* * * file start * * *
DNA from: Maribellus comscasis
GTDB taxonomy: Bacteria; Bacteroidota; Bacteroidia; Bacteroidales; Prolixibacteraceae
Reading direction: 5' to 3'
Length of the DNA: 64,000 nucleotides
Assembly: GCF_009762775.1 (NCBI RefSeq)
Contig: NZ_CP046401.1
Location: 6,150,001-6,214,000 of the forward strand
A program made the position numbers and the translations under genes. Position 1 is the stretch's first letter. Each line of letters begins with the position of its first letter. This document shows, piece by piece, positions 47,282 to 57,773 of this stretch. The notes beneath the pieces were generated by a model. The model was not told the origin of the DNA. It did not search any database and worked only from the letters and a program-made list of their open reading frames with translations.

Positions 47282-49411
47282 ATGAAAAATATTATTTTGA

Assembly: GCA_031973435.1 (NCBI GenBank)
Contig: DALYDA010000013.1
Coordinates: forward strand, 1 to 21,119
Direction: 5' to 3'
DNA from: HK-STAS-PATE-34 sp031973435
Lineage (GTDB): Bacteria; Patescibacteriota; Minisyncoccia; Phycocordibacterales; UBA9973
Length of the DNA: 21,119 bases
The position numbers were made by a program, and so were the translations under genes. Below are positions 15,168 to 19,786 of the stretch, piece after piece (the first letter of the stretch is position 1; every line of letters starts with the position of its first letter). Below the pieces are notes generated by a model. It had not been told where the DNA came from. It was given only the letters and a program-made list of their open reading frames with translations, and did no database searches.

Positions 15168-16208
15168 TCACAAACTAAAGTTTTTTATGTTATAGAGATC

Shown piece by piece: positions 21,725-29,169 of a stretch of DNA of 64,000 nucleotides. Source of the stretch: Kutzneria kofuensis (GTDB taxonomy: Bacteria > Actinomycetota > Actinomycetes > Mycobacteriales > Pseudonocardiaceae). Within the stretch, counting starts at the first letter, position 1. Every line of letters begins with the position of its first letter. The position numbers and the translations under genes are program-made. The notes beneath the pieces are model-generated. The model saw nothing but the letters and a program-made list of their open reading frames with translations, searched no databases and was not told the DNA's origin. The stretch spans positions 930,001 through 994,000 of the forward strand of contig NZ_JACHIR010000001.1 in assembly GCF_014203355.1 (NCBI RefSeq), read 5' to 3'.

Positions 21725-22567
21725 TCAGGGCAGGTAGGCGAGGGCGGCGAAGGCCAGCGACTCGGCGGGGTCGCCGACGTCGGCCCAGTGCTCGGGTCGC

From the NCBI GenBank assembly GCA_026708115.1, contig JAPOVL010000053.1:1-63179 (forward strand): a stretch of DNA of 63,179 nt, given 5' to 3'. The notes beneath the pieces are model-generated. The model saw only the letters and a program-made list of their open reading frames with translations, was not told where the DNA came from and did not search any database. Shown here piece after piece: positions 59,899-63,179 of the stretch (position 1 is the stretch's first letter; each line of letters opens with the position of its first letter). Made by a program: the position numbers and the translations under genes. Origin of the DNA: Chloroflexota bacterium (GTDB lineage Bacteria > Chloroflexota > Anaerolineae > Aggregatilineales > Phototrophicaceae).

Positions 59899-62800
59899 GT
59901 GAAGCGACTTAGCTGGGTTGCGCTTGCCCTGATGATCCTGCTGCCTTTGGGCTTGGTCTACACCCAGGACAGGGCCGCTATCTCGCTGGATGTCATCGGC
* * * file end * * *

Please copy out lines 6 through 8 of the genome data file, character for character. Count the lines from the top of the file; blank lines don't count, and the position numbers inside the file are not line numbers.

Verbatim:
Contig: NZ_CP046401.1
Location: 6,150,001-6,214,000 of the forward strand
A program made the position numbers and the translations under genes. Position 1 is the stretch's first letter. Each line of letters begins with the position of its first letter. This document shows, piece by piece, positions 47,282 to 57,773 of this stretch. The notes beneath the pieces were generated by a model. The model was not told the origin of the DNA. It did not search any database and worked only from the letters and a program-made list of their open reading frames with translations.